Antioxidants. As we have emphasized, oxidative stress is a key component of diabetes complications.12,44 Oxidative mechanisms are involved in the generation of oxLDL and advanced glycation end-products and also result from oxLDL- and glucose-induced disturbances in cellular metabolism. For this reason, maintenance and enhancement of antioxidant capacity is important. We previously reviewed the literature on antioxidant therapy in diabetes.12 In rodent models of diabetes, antioxidants clearly afford protection against the development of macro- and microvascular complications.45-50 However, single antioxidants are not generally effective in patient trials, probably because of the long term requirements for drug efficacy and the counterproductive effects of long term use of high dose single antioxidants.51,52 To further this therapeutic approach to diabetic neuropathy, we recently completed a trial of a triple antioxidant cocktail in patients with type 1 diabetes, for which we anticipate completion of the data analysis in the near future. The data to date indicate that patients with diabetes should be encouraged to eat a diet rich in antioxidant-boosting components such as grains, fruits and vegetables, and supplements including vitamin E, vitamin C, and N-acetylcysteine are appropriate. Alpha lipoic acid has been extensively tested as a potent antioxidant with additional metabolic benefits, and was effective against neuropathic symptoms in trials in Europe.53
LOX-1 inhibitors. The expression and/or activity of LOX-1 can be reduced by botanical compounds such as curcumin, found in turmeric54, and epigallocatechin-3-gallate, which is abundant in green tea55. These compounds are considered safe and well tolerated. They are available as dietary supplements and have the added benefit of anti-inflammatory and antioxidant effects. These compounds could be an excellent addition to a treatment regime against diabetic neuropathy. A soluble form of LOX-1 comprising the extracellular domain is known to be present in the plasma and highly elevated in macrovascular disease. It has not been determined whether exogenous application of soluble LOX-1 can scavenge LOX-1 ligands and so provide cytoprotection.
NAD(P)H oxidase inhibition. Apocynin is widely used as an NAD(P)H oxidase inhibitor in many experimental models. Despite effective inhibition of the target enzyme, outcomes are variable and this appears to be related to the prooxidant properties of this compound.56 To date, a safe and specific NAD(P)H oxidase inhibitor has not been identified for clinical use, although this appears to be an important target that could prevent cellular injury downstream of multiple pathways that are activated in the diabetic milieu.57 Interestingly, a new study demonstrates that AMP-activated protein kinase (AMPK), the cellular energy sensor, functions as a physiological suppressor of NAD(P)H oxidase expression.58 Thus, activation of AMPK, already indicated as a potential therapeutic target to improve metabolic status in diabetes sensitive tissues, may have added benefit to block the downstream NAD(P)H oxidase injury mechanism.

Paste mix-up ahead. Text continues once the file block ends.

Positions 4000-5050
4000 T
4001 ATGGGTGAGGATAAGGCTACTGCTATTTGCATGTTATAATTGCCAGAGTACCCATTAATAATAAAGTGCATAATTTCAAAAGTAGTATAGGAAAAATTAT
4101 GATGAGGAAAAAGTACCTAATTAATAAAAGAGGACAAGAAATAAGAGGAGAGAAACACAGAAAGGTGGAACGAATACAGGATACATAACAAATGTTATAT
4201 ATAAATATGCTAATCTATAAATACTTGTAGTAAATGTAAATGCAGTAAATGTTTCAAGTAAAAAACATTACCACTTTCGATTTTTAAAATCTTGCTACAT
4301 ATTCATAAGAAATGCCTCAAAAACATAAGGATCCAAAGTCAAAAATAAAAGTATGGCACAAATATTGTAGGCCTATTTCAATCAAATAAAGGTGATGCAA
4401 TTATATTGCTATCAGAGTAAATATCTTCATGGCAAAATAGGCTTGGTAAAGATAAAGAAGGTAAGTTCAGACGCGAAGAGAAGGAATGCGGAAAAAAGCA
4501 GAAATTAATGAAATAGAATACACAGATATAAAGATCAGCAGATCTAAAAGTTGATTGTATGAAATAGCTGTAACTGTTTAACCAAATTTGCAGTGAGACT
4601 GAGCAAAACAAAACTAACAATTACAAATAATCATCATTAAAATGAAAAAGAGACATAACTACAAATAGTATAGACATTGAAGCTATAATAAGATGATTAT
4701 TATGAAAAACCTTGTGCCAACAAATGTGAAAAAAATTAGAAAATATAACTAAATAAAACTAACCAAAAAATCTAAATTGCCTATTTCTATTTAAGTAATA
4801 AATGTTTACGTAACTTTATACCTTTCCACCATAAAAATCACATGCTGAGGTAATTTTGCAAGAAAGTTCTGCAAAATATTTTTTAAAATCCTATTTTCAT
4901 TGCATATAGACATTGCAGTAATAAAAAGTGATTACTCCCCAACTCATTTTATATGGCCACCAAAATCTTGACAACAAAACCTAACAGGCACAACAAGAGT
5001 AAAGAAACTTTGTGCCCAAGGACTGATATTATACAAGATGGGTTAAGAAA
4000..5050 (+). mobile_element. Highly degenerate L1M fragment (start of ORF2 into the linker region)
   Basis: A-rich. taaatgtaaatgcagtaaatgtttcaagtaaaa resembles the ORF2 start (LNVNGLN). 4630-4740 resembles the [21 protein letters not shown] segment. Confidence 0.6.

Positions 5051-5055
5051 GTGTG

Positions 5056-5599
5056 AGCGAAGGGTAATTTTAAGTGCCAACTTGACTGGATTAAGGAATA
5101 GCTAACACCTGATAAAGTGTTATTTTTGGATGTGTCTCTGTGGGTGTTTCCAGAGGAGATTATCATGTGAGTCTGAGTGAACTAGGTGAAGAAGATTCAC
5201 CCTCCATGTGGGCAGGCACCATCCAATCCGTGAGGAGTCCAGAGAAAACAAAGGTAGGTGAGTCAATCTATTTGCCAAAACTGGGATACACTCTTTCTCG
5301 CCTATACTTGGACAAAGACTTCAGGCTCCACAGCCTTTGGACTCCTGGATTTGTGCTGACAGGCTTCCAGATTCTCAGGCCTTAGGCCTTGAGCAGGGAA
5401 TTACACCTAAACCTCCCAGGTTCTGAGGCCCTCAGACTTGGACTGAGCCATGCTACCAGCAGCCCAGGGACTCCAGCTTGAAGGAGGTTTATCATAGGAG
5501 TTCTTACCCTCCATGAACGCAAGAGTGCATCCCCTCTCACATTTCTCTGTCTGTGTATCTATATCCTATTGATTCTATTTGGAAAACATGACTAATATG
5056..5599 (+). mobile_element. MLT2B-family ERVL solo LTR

Diet and exercise counseling. To date, only preliminary and uncontrolled trials have been performed to address the benefits of exercise and diet for the treatment of diabetic neuropathy. In one study, intraepidermal nerve fiber density was used as a marker for changes in neuropathy in patients with impaired glucose tolerance.59 In this study, subjects received individualized counseling with goals of reducing weight by 7% and increasing weekly exercise to 150 minutes. After one year of treatment, there was a statistically significant 0.3 + 1.1 fibers/mm improvement in distal intraepidermal nerve fiber density and 1.4 + 2.3 fibers/mm improvement in proximal intraepidermal nerve fiber density, which correlated with a decrease in neuropathic pain. These data, along with other preliminary studies, suggest that diet and exercise counseling may be a useful treatment strategy. Diet and exercise regimens in patients with impaired glucose tolerance reduces risk of progression to diabetes, and those with neuropathy experience a short-term improvement in small fiber function with sustained benefit for pain.60
Increasing evidence supports the concept that dyslipidemia contributes to, or may be central to, the development of neuropathy. This finding provides critical understanding of why current therapies against diabetic neuropathy do not provide long term prevention or improvement. Closer attention to plasma lipids is warranted. Furthermore, as we continue to define the mechanisms of dyslipidemia-induced peripheral sensory neuron and microvascular injury, we anticipate that we can combine novel treatment strategies to target both the metabolic imbalances and cellular oxidative stress mechanisms that lead to diabetic foot complications.
Andrea M. Vincent, PhD, is a research assistant professor of neurology at the University of Michigan. Lucy M. Hinder, PhD, is a postdoctoral fellow and Eva L. Feldman, MD, PhD, is the Russell N. DeJong professor of neurology and director of the JDRF Center for the Study of Complications in Diabetes at the same institution.
Supported by Juvenile Diabetes Research Foundation (AMV, ELF), the American Diabetes Association, (AMV), the Animal Models of Diabetes Complications Consortium (AMDCC; NIH UO1 DK076160, ELF), NIH RC1 NS068182-01 (ELF), the Program for Neurology Research and Discovery, and the A. Alfred Taubman Medical Institute.